The trial of the former president of Honduras, Juan Orlando Hernández, which will begin on Monday in a New York court, has been postponed until February 20, one of his lawyers confirmed this Saturday.
The postponement of the trial is due to the fact that “the government (prosecutor’s office) has confirmed that it will not be able to deliver the classified information redaction” that they were supposed to deliver to the defense the previous day, lawyer Raymond Colon confirmed to AFP.
Hernández, who has so far maintained his innocence, will be tried alone in Manhattan’s southern federal court after two co-defendants, former Honduran police chief Juan Carlos “Tigre” Bonilla and former police officer Mauricio Hernández, requested it in recent days. trafficking.
Extradited to New York in April 2022, the 55-year-old former president is accused of participating in and protecting a network that shipped more than 500 tons of cocaine to the United States between 2004 and 2022.
In return, he would have received “millions of dollars” from drug cartels, including Mexican drug lord Joaquín “Chapo” Guzmán, who was sentenced to life in prison in the United States.
Drug money helped him improve himself and “finance his political campaign and commit electoral fraud” in the 2013 and 2017 presidential elections, the indictment said.
If found guilty of the three charges brought against him by the prosecution—drug smuggling, trafficking, and possession of weapons—he could be sentenced to life in prison and 30 years, like his brother Tony Hernández and his partner Geovanny Fuentes, who joined the same network.
His wife, Ana García, who considers the arrest of the former president “political persecution,” reacted this Saturday to
Lawyer Renato Stabile, who joined Hernández’s defense two weeks ago to help incumbent Raymond Colon, who has health problems, asked the judge this week for a new postponement, which is said to be due to a lack of time to study a lot of key material.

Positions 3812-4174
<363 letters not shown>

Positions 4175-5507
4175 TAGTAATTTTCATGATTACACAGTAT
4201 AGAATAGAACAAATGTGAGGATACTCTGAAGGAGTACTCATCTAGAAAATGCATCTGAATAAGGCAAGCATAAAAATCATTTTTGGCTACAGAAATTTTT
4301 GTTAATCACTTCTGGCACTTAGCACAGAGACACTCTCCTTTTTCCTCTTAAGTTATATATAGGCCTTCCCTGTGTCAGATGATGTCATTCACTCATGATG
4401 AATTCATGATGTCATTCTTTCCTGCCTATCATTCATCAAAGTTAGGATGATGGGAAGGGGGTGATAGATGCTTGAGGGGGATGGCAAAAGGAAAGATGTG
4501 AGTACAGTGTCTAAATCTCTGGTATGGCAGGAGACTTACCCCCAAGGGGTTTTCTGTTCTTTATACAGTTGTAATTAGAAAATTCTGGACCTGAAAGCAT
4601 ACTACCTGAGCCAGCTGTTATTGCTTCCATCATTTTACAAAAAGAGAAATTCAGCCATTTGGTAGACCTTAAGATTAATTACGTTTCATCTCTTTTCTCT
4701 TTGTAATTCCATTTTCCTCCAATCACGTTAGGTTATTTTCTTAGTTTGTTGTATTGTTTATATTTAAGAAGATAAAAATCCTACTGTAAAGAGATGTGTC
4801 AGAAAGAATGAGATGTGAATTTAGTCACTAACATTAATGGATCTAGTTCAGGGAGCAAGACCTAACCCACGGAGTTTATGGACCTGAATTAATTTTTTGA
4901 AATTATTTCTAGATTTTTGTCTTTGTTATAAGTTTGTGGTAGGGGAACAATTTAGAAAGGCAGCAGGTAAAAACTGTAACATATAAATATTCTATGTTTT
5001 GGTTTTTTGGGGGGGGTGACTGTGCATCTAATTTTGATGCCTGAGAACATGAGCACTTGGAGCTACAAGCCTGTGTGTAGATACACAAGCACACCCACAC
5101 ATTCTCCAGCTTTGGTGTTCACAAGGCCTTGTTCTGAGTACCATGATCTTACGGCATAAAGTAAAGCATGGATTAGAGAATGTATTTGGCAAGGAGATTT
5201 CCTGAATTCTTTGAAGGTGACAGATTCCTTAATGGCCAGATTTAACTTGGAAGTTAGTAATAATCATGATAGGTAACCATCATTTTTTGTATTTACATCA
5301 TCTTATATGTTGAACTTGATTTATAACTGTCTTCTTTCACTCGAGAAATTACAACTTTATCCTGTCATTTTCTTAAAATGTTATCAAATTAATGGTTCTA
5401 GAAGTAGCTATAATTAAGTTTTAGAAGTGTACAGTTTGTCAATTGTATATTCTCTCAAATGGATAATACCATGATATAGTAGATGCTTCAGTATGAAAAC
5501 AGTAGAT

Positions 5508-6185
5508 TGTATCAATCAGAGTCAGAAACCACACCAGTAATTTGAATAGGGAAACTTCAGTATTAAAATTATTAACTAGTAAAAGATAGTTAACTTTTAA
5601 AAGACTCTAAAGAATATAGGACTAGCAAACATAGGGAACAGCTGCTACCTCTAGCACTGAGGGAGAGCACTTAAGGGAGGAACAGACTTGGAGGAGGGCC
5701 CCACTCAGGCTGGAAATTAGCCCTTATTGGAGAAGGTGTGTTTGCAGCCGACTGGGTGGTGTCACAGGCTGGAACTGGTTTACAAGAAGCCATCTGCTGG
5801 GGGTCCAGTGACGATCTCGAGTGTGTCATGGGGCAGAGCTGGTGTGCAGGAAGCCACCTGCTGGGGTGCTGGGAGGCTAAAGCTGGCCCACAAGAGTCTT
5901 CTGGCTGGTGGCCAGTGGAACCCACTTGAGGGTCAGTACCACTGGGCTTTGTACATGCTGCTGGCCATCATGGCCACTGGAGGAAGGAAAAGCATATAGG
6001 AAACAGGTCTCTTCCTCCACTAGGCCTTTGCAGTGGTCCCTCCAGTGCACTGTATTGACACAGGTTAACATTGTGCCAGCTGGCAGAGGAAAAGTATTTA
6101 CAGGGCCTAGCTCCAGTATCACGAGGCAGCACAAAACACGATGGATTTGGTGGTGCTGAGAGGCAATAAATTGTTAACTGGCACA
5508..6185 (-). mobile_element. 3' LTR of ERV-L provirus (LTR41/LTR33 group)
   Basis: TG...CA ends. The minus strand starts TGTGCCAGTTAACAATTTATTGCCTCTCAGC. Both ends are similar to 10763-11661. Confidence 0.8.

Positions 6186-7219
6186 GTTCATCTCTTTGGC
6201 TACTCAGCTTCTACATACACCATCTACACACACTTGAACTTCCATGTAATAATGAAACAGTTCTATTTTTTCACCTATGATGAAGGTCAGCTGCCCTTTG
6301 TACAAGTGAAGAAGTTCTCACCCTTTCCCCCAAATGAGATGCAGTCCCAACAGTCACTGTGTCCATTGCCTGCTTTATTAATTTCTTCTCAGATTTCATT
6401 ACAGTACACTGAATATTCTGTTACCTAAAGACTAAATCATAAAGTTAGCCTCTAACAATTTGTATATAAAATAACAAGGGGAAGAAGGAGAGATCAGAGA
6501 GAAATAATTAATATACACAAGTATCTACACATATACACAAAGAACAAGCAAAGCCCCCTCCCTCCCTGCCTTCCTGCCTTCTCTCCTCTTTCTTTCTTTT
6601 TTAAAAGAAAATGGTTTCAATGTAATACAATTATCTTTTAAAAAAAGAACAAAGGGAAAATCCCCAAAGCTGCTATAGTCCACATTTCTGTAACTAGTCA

He also asked for jury selection through a questionnaire to ensure impartiality. Investigating judge Kevin Castel denied both requests on Thursday.
Of this, there have already been four postponements of the trial, which has created great expectations because it is not common to see a former president (2014–2021) sit on the bench of justice in another country to answer cases to sell drugs.
Last year, former Mexican Homeland Security Secretary Genaro García Luna, the highest-ranking Mexican official to sit on a bench in the United States, was found guilty of drug trafficking, among others, in a New York court. His sentencing is scheduled for March 1.
A faithful collaborator of the Republican government of Donald Trump (2017–2021), JOH, the acronym of his name by which he is known in Honduras, boasts of praising Washington for the work of his government in the seizure of drugs and fighting. against organized crime.
“He stopped people who had nothing to do with him, but he protected others,” a former agent of the DEA, the US anti-drug agency, Mikel Vigil, told AFP.
JOH also has another trial pending in Honduras for fraud and money laundering.
“No one is above the law,” Josette Altmann, general secretary of the Latin American Faculty of Social Sciences (FLACSO) based in Costa Rica, told AFP, who believes this case will be a “reminder for leaders around the world.”geopolitical spectrum” of legal effects, but above all “reputation,” which “requires participation in wrongdoing.
Since 2014, Honduras has extradited 38 people accused of drug trafficking to the United States, in addition to Tony Hernandez and Geovanny Fuentes. Fabio Lobo, son of former president Porfirio Lobo (2010–2014), has been sentenced to 24 years in prison, and former deputy Fredy Renán Nájera is 30 years old.
If found guilty, Hernández will follow other former Latin American leaders convicted in the United States, such as Panamanian Antonio Manuel Noriega in 1992 and Guatemalan Alfonso Portillo in 2014.